I finally made it to the right spot and found 8 of Tacoma’s best birders there. I learned that the wren had been heard again by some maybe an hour ago but had not been seen. Will Brooks was no longer there. Winter Wrens prefer moist dense habitat and are very secretive and generally remain close to the ground. They are often heard and not seen. There was a little stream running through a small farm field with heavy brambles. The habitat looked perfect. We spread out and looked all along the stream and on both sides of the road in the brush. These were top notch birders. They were not going to miss it, if it called or came into view. But nothing for almost an hour. Finally the decision was made to use audio playback. Many apps have recordings of the sounds of each species ranging from songs to call notes to alarms. Every bird species has its own unique call(s) and songs. Not always distinguishable by me, but clearly so to those with good ears – and good processors. I still have decent hearing, but I am not at all good at distinguishing what I hear. There is some controversy about using playback. It is thought by some to unduly disturb the birds as the calls suggest another bird is around and may be challenging the territory or breeding rights. It can also draw a bird into the open exposing itself to predation.

This was not a breeding situation and there had been no predators around. The birders gathered together in case the playback was successful and a visual was made. Ed Pullen played the song of the Winter Wren and there was an immediate response. The song of the Winter Wren is different from that of the Pacific Wren, and we all agreed that this was a Winter Wren. There was no visual and the Wren seemed to be at least 60 yards away near a cedar tree. Some caught a brief view as it flew off to an area behind a fence. It called a few times and then silence. I had not yet had a visual but was sure of the vocalizations. I urged Ed to try playback again. He did and the Wren responded and flew into an area beneath some farm machinery now maybe 40 yards away. Over the next 15 minutes, the Winter Wren played peekaboo and eventually came out into the open and although still distant was there for some decent photos. I was thrilled to get the one below of it singing and clearly showing the pale throat that is one field mark distinguishing it from Pacific Wren.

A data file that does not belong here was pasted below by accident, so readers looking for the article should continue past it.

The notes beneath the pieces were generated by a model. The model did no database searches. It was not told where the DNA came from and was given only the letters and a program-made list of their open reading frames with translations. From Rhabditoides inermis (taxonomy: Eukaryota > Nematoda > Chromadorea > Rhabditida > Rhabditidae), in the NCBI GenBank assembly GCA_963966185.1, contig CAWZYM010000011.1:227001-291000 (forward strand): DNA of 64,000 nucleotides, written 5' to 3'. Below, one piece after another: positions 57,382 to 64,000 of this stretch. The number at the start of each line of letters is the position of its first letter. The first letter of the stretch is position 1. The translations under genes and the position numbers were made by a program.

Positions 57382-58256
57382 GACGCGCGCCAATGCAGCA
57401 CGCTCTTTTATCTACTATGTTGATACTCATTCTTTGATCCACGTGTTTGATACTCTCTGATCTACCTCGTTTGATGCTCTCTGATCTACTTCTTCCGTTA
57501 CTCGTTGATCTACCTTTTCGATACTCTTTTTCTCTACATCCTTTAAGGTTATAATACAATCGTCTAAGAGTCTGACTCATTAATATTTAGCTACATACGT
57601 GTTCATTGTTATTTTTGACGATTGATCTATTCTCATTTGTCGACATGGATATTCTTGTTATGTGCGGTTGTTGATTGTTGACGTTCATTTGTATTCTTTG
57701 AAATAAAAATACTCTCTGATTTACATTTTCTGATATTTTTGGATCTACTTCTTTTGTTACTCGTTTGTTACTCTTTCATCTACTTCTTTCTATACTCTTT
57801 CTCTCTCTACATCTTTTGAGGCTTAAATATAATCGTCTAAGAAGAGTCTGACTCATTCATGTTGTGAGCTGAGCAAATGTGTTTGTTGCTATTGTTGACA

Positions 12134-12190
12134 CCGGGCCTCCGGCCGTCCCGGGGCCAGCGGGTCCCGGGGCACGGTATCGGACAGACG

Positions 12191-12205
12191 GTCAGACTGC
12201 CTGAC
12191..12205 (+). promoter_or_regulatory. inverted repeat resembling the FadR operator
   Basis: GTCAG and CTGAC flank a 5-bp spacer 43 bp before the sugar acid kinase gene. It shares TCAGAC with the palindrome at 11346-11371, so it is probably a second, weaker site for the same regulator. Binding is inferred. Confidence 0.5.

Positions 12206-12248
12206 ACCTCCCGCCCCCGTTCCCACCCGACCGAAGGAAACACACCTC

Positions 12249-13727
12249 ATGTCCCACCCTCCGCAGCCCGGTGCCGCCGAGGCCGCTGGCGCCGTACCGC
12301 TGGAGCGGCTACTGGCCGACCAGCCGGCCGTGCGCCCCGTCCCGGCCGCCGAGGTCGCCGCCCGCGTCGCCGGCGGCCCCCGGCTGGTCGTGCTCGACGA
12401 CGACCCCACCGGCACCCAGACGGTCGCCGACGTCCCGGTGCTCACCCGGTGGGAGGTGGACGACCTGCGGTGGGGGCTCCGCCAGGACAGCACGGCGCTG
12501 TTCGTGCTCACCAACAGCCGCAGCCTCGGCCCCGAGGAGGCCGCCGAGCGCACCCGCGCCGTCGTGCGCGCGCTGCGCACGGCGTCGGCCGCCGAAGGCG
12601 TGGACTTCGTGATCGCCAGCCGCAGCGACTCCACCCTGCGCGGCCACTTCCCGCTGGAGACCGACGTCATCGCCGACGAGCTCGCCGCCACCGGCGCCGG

Winter Wren – Orting Washington – First Washington Record

Everyone was thrilled to get this rare little bird. It was the 425th species I had seen in the State and was my 412th bird photographed in Washington. It also was the 714th species I had photographed in the ABA area (all of North America north of Mexico). It was a really good day.

When I got home, I sent a copy of the photo to Sergeant Pihl with an email thanking him for his assistance and good spirit. He quickly replied with a congratulatory message. In his own way he was a participant and shared in this experience. We are all parts of many communities, birders, citizens, families, whatever. We are not all the same, but we all can relate to, appreciate and help each other.

I belong to an ABA Rare Bird Alert group on Facebook and posted there that the first ever Winter Wren had been seen in Washington and I included several photos I had taken. Within moments there were more than 50 comments or likes posted there by others in the group. Now a day later there have been more than 365 responses. There are a lot of birders out there. I also understand that more than 30 birders were on the scene this morning and had either visual or auditory observations. I expect that by the end of the day maybe even 50 people would have added this species to their lists. One friend came in early from Yakima to get it. There is a good chance that the bird will remain for awhile and many more birders will see it. Lovely. Maybe my luck has changed and I will get that Northern Goshawk soon.